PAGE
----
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When Is Reinsurance Not Reinsurance?

Michael Mead | April 1, 2005

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Reinsurance is a widely accepted and practiced structure allowing primary insurers to manage their portfolios of risk. Excess insurance does much the same, but there are critical differences to the captive owner. Both forms are insurance of insurance, in a manner of speaking. They are critically important to the overall success of the insurance industry.

A captive owner rarely plans to retain 100 percent of all the risk to be financed through the captive or risk retention structure. The actuarial analysis and careful planning will suggest the level above which the owner will want to seek finance from third parties. The form and structure of the reinsurance product deserve and will require a great deal of the captive owner's attention. Programs such as specific excess and aggregate excess with reinstatements are available, but suit different purposes.

Some Caveats

The first caveat to the captive owner is to recognize that there is little to no regulation or standardization in reinsurance. The use of a knowledgeable, qualified partner is very important. Reviews of policy language and contracts are essential to assure success. Terms, conditions, and exclusions can vary widely from insurer to insurer, and from policy to policy. Increasingly we find that elimination of coverage and restrictive terms have become hidden rate increases.

The second distinction to bear in mind is that reinsurance and excess insurance are not necessarily the same thing. Reinsurance of a captive sits above and behind the captive's layer, and can in many circumstances be called upon in the event that the captive does not or cannot respond to a claim.

Excess insurance, in general, does not always respond to a claim below its attachment point, regardless of other issues. This form is referred to as Straight Excess. Because of the feature of not responding below their attachment point, known as dropping down, straight excess policies can be less expensive to purchase. This position can, and has been, changed in litigation, causing some excess writers to be very cautious in application of the straight excess policy.

Tax Issues

Beyond the premium however is the issue of taxes paid by the captive. If the captive is purchasing reinsurance of itself, and showing limits beyond its own financing limits, then it will be responsible for taxes on the full amount. If the captive is purchasing excess insurance above its limits, then the taxes may not be applicable.

An example would a policy with a limit of $1 million, in which a policy issuing insurer writes the policy, and cedes $250,000 to the captive, along with the premium. The policy issuing insurer may then offer risk transfer above and behind the captive, aggregating losses at $250,000 annually. The captive would pay, if required by its domicile, a tax on the premium for the $250,000.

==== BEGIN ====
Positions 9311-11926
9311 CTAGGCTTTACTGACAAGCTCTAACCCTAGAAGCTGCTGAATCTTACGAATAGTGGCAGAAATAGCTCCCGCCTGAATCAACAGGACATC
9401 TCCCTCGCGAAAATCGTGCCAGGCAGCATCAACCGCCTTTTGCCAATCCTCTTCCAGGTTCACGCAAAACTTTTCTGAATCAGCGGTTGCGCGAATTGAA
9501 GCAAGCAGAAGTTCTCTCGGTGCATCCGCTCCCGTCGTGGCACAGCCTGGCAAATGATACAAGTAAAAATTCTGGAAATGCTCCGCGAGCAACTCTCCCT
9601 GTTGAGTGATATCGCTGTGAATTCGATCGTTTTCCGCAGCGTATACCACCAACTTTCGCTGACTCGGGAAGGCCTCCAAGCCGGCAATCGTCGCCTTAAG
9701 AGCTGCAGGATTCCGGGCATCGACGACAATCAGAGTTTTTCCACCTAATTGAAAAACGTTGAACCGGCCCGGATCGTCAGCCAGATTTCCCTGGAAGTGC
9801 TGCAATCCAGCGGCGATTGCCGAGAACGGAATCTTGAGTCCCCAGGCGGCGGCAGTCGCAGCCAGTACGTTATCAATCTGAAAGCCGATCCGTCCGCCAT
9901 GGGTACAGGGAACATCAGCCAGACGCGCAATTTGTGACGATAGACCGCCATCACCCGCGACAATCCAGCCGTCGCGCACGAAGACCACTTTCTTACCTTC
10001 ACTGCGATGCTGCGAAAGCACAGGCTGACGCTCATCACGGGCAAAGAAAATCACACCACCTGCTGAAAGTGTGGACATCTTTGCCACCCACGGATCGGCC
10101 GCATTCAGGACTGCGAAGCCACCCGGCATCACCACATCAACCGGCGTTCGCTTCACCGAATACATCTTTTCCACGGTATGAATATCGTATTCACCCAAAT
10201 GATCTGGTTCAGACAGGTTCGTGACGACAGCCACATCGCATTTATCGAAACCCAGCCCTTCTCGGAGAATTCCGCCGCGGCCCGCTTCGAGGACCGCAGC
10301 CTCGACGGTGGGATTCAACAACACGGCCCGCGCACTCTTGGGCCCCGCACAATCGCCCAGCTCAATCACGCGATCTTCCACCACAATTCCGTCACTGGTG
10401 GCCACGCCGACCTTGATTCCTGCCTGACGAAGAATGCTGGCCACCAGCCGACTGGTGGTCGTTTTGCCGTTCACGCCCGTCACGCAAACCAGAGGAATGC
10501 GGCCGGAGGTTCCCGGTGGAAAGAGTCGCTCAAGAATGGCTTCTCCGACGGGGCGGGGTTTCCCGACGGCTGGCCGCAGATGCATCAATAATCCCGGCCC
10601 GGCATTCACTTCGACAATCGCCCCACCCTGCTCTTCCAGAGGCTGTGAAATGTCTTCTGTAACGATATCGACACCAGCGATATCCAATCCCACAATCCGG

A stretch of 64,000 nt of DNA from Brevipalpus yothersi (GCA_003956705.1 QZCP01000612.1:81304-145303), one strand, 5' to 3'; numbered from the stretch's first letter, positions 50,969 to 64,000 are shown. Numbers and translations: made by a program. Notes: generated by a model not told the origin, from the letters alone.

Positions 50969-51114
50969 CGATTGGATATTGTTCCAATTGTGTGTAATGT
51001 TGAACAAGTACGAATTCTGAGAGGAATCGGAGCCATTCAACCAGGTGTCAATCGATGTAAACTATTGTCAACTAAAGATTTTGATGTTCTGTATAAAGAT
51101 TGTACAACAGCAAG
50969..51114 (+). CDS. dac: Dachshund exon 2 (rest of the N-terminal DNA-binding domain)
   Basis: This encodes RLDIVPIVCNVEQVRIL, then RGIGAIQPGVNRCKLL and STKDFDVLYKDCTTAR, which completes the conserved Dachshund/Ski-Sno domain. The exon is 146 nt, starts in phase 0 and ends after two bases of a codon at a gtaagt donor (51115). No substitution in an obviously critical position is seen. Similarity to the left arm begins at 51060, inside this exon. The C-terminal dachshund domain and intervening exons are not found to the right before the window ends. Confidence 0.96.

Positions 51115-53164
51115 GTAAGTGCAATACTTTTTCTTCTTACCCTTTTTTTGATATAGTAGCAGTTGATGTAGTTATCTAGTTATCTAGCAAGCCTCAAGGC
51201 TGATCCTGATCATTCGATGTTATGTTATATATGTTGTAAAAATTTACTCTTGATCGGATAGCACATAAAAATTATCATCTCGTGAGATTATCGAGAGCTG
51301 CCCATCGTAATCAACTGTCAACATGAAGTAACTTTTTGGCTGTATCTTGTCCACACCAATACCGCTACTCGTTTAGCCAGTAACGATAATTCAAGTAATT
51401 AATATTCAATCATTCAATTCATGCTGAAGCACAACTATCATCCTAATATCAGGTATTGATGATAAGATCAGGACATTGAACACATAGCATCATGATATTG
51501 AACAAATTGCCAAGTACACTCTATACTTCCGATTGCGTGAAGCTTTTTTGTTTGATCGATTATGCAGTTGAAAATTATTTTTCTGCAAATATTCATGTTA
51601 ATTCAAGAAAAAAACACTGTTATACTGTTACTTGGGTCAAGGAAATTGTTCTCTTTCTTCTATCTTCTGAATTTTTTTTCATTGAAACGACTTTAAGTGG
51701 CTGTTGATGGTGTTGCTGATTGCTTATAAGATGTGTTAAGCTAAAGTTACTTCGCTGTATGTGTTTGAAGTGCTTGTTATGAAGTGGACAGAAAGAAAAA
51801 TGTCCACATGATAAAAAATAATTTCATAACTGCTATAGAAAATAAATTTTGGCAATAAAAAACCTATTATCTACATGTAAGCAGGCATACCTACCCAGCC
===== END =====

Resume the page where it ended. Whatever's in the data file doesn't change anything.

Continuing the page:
In the example, if the captive were to write a $1 million policy either with no admitted policy issuing insurer, directly, or reinsure the policy issuing insurer 100 percent and then itself purchase reinsurance, it would then owe taxes to its domicile on the entire premium. To reduce domicile taxes, the insured could purchase excess coverage, over and behind the captive, thereby shifting or eliminating some taxes.

Much more is required in the analysis of the structure of reinsurance, but one advantage of a captive is to control your own costs. Close scrutiny of structures may help in reducing taxes. When it is your money, any part of the expense load in the transaction is worth investigating, in my view.

Other Concerns

The most recent Fronting/Risk Sharing Survey conducted by the Captive Insurance Companies Association (CICA) indicates that concerns about reinsurance now top concerns about availability of fronting partners. This indication is borne out anecdotally in the many stories about downgrading of reinsurers. Captive owners should carefully study the financial strength of their reinsurers. Choices may not abound, particularly for healthcare and construction owners, but one should not take the first offer.

A form of reinsurance/excess which is currently under scrutiny is the finite policy. Simply put, a finite policy is limited in paying losses to the funds on hand, and when the policy expires, the premiums may be returned to the policyholder, sometimes with interest. Current investigations center on the validity of risk transfer in these transactions. One must bear in mind that these policies can be structured to meet all regulations and guidelines, and that much care must be used when doing so. If done properly, a finite policy can be a useful application of reinsurance. Done improperly, it can jeopardize the entire captive and its use of tax deductions. The fines and penalties can be significant and commercially terminal.

Students of the game will wonder about the difference between a finite policy and a retrospectively rated program with the losses projected to ultimately being fully secured with an irrevocable evergreen letter of credit. In many ways, they are similar, but retrospectively rated programs are not being challenged. Perhaps they will make a comeback.

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